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May 25, 2016

Sam Lloyd

A quick rundown for SaaS marketing ideas using DCF to calculate a more accurate customer lifetime value.

A detailed analysis of the WACC and CAPM equations and how to apply them to your business or execute in your startup marketing strategy.

Ready to learn how to run discounted cash flow model? It’s imperative to recognize the value in applying discounts on future cash flow models when considering the long term value of a client.

This discounted cash flow analysis (DCF) can be applied to your business’s cash flow calculation by simply plugging in your own numbers or using our estimates or by using a discounted cash flow calculator.

In the following, we’ll lay out a case for rates around 10% for publicly held (Saas) firms and 15-20% for startups, gravitating higher the more risk the startup has on executing its vision.

Looking for cost of equity formula for your business? Discount factor formula? Trouble tying it all together? Read on for a comprehensive rundown on discounted cash flow analysis through the lens of SaaS companies.

**What is the Discount Rate? The WACC Needs to be the Same as the Discount Rate**

Here at Klicker, your friendly neighborhood inbound lead generation agency we use DCF on the regular. Financial best practice is relatively constant on this point: every time a discount company spends capital they spend money, so they need to be thinking about what that capital costs in real terms. Capital can come from many places, the average of all these various sources is referred to as the Weighted Average Cost of Capital and is found using the WACC formula.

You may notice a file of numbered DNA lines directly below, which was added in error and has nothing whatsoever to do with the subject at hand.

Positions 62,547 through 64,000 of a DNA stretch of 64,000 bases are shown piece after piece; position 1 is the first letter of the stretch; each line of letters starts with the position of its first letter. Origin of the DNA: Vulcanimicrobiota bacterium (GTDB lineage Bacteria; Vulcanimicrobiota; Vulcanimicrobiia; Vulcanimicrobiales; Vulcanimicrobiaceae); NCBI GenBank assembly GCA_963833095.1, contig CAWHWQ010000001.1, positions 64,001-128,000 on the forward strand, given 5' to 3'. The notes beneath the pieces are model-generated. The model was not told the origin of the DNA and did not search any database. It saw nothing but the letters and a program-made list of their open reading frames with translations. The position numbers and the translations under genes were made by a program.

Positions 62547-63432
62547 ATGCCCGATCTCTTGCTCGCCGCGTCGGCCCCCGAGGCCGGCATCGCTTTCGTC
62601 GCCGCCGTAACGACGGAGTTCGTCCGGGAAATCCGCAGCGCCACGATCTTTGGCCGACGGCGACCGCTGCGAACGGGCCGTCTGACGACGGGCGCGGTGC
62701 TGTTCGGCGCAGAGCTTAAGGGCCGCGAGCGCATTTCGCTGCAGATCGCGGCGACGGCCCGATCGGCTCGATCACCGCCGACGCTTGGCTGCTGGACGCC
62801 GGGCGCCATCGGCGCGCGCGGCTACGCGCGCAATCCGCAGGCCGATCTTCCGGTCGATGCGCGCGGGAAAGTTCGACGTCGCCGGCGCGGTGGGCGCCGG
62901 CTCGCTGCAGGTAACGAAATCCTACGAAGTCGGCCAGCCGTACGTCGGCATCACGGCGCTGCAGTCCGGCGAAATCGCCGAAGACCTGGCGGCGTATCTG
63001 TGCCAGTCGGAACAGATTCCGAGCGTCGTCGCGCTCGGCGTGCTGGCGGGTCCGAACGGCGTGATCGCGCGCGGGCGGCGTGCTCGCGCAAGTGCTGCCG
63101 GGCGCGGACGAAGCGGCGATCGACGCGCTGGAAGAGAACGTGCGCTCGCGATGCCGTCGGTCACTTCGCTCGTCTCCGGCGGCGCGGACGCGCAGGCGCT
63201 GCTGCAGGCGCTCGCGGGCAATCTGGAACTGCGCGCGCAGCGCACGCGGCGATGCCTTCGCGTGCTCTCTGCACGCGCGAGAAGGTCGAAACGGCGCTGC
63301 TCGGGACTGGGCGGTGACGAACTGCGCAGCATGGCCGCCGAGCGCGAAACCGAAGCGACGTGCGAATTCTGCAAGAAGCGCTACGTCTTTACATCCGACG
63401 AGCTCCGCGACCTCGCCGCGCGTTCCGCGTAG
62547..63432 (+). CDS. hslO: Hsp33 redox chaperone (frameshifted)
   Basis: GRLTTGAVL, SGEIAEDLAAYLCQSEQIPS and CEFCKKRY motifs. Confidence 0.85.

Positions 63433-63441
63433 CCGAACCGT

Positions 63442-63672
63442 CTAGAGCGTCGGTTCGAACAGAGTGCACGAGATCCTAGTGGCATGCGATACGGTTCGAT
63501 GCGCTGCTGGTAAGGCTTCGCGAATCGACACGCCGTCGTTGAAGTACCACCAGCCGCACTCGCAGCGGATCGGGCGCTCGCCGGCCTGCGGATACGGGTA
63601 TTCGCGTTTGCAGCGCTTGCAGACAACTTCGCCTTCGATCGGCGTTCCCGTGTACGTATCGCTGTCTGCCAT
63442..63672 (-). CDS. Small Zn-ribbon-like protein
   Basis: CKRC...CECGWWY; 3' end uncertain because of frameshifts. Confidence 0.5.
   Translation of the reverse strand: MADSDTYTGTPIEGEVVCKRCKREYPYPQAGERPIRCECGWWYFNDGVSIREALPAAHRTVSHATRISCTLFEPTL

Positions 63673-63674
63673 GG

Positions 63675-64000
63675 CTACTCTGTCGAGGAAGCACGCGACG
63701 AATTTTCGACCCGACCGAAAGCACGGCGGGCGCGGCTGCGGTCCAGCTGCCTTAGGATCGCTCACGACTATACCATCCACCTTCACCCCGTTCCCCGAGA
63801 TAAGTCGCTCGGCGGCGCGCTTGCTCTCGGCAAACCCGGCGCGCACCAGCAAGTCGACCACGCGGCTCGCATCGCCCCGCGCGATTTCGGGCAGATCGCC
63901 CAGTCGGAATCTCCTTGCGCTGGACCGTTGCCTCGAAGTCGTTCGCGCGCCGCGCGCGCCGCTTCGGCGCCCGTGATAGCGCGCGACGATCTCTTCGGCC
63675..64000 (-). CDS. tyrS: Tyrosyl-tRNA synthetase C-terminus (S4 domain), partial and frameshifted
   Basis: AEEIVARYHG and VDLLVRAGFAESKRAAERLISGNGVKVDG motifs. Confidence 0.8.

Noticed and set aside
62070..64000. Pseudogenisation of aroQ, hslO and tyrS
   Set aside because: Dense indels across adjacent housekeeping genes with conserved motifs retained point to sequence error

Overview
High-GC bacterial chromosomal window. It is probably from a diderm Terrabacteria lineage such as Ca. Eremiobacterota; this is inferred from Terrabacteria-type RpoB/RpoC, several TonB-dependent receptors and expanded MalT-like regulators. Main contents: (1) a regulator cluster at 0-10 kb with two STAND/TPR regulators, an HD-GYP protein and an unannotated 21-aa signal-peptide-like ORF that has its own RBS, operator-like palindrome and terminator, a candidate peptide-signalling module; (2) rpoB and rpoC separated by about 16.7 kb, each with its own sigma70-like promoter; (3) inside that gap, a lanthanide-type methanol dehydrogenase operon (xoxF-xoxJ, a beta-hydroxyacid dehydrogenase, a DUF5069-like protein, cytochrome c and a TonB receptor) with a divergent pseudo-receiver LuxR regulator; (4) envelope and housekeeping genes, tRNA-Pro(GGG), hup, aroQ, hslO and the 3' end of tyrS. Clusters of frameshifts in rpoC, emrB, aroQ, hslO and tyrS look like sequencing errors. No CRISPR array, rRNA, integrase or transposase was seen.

Most of the time the WACC is simply going to be debt averaged against equity (related: cost of equity calculator — a great free tool), although some companies have unique financial structuring and there are more than just a couple factors in play.

Let’s get into some of the actual cash discount rate formulas. Finding WACC simply means multiplying the cost of equity x % equity in your company’s capital structure and then adding to it the value of debt x the % of debt on the companies books. Debt interest is not taxable, so the total cost of debt can be reduced by whatever the applicable tax rate is (related: pre-tax cost of debt calculator).

Here is the equation….

Ke = refers to the cost of equity, which is found using the Capital Asset Pricing Model (CAPM) detailed below.

Kd = The cost of debt refers to the average debt interest rate for a given company. To get the cost of debt you divide the discount by the *market value* of company debt since the value of company bonds go up and down. For our purposes, this is needlessly complicated, however, and going off the book value is sufficient.

T = the corporate tax rate. This can generally be considered 35% (in the US) because it’s the same as the marginal tax rate.

Ve = the value of equity. The market cap of a company less cash and debt. For privately held companies this can be estimated using the last price round as a proxy.

Vd = the value of debt. As defined previously, the book value can be used as an estimate.